Next, Paul tells the Corinthians, “hey, we all know that idols are fake, and there is only one God. But not everyone knows that.” Paul is talking about those in Corinth who have a hard time letting go of the meat that comes from sacrifices to Idols. He says that they have “weak” consciences that can be defiled. In other words, they really believe that eating idol meat is a sin. They don’t have the mental fortitude, or “knowledge” as Paul says to not be bothered by eating idol meat.
You might be wondering why the Corinthians can’t just get other meat, that hasn’t been devoted to idols. Back in that time, eating meat was more of a big deal than it is today. All we have to do is read the Hebrew Bible to see how animals were used for ritual sacrifice. The people brought cows, goats, and sheep to the priests, the priests burned some of it up, and then they ate some of the meat. The same things happened
for the Greek and Roman gods in Corinth, except that any extra meat left over found its way to the local meat markets. To make matters worse, prominent citizens would often throw elaborate dinner parties in the temples of local gods. Almost as if they rented the social hall for a function. Often, left over idol meat was served at these occasions. So it may have been almost impossible to know where the meat came from, unless it was your animal you were eating.
Paul was well aware of this when he wrote to the church at Corinth. He next urges them to consider this: “we strong believers know that this idol meat does absolutely nothing in our spiritual relationship with God, because food doesn’t bring us close to God. But it can drive a wedge between “weak” Christians and their faith in God. If a “weak” believer has a serious problem with eating idol meat, and they see other brothers and sisters from their own congregation eating it, they might loose focus on Christ, they might fall away because they might think “I guess Jesus isn’t all that important after all.” They might do something that they really believe is a sin against God, due to peer pressure. Then, since they violated their own belief’s it’s as if they really did sin against God, because they did something they really believed to be wrong on purpose. Paul takes this problem very seriously.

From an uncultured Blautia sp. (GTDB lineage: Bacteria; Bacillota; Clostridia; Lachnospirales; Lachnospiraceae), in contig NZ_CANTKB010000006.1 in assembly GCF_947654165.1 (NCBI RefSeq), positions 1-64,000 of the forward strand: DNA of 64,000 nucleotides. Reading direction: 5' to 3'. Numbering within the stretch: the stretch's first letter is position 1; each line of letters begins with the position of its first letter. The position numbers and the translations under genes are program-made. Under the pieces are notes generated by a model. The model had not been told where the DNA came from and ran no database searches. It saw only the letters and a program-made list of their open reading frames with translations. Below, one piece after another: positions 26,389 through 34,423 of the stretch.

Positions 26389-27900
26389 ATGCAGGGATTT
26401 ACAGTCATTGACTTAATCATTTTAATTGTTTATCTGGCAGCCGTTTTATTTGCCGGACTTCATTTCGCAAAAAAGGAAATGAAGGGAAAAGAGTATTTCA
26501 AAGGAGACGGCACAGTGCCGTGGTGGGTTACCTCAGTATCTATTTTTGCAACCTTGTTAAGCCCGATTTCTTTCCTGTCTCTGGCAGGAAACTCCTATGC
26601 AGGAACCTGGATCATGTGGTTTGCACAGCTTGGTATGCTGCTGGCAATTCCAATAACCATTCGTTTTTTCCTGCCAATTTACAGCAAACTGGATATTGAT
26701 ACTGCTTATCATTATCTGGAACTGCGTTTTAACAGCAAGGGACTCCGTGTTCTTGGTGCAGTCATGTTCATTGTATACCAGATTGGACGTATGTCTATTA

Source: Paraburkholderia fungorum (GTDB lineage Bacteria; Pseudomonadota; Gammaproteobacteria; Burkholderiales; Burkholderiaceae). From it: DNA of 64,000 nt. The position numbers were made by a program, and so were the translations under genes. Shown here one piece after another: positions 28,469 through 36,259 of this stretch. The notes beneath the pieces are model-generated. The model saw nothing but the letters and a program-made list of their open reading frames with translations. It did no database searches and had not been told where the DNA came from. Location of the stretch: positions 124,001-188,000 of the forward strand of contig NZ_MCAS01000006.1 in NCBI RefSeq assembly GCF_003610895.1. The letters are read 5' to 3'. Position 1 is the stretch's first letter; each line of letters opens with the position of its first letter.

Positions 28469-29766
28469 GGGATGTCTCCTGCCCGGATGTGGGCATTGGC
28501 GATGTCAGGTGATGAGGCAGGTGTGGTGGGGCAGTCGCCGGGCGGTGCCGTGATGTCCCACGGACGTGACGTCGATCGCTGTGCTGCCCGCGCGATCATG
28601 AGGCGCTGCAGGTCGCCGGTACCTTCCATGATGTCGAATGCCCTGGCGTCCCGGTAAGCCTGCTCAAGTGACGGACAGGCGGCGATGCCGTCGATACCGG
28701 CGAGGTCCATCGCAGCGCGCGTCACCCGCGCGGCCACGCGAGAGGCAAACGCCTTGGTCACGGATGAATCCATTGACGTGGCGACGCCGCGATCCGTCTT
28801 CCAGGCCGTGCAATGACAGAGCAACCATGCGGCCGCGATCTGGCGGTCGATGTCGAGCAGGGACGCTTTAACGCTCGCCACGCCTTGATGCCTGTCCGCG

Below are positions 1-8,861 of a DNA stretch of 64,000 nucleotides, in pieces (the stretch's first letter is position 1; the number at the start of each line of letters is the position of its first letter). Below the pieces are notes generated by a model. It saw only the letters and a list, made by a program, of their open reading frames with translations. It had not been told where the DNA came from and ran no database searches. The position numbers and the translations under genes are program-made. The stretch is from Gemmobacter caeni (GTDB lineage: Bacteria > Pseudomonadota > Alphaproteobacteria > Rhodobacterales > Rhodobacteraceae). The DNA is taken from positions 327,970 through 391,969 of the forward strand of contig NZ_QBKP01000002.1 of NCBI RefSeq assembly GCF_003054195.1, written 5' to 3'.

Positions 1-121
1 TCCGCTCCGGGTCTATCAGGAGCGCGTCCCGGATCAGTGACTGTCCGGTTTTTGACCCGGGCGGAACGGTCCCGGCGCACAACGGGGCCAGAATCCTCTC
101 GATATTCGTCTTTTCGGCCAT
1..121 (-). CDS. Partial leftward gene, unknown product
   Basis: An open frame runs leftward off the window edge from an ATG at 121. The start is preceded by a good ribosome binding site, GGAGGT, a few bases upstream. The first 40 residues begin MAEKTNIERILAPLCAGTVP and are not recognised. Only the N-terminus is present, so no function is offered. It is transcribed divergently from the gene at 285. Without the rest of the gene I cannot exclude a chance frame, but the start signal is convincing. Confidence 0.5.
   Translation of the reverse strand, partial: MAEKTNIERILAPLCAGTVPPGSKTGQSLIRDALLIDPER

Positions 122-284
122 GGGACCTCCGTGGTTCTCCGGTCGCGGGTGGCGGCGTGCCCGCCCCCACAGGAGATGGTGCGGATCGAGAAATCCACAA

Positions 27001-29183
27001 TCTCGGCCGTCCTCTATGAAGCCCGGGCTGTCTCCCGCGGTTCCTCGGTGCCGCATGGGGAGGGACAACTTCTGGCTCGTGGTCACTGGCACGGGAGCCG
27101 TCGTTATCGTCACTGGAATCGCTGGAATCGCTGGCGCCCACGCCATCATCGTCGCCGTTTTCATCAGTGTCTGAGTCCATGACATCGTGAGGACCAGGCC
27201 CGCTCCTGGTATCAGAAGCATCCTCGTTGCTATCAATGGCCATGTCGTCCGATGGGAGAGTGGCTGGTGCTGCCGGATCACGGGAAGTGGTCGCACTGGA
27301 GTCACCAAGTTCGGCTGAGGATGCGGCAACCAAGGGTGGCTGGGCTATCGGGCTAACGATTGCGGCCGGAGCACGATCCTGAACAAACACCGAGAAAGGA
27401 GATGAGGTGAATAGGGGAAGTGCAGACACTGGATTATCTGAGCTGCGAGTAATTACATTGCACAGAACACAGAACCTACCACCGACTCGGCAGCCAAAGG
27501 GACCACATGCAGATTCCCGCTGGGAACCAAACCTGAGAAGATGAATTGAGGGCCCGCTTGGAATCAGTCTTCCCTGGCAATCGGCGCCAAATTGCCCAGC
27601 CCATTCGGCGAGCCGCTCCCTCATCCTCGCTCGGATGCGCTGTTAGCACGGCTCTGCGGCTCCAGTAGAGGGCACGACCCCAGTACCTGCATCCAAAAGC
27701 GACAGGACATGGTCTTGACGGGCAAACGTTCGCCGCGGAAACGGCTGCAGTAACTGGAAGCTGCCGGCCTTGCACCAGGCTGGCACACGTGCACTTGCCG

Paul uses strong language to urge the Corinthians to not let their own strength in knowledge cause them to use their own freedom when they know it is a problem for others. Paul says it might destroy weak believers. That is pretty serious talk.
But here is the main point of Paul’s instruction to the Corinthians. Eating idol meat is not a necessity for life. It is not something that is required by God for us to do either. So it’s our choice. But, if our choice is made, knowing that some others have a problem with it, and it causes them to stumble, they we are guilty of sin ourselves.
So then if our strong faith allows us to eat idol meat, but eating it in front of weak believers causes them to sin, it’s not true strength then, is it. Even back in the first verse, Paul writes, “those who think they know something do not yet know as they ought to know.” So there is a greater strength that is wrapped up in loving our brothers and sisters in Christ than in knowing our rights.
Paul is talking about true strength, the strength of self-sacrifice. Something that on the surface, may seem like weakness because you are letting the weakness of others keep you from doing what you can. But not everything we can do is something we should do. Like it or not, as Christians, we are all on a team.
Paul even goes as far as to say that we are all members of one body in Romans Ch. 12. As such, we are no different than any other team in that we are only as good as our weakest player. In our interdependent state as the members of the body of Christ, true strength is self-sacrifice For the benefit of the weak.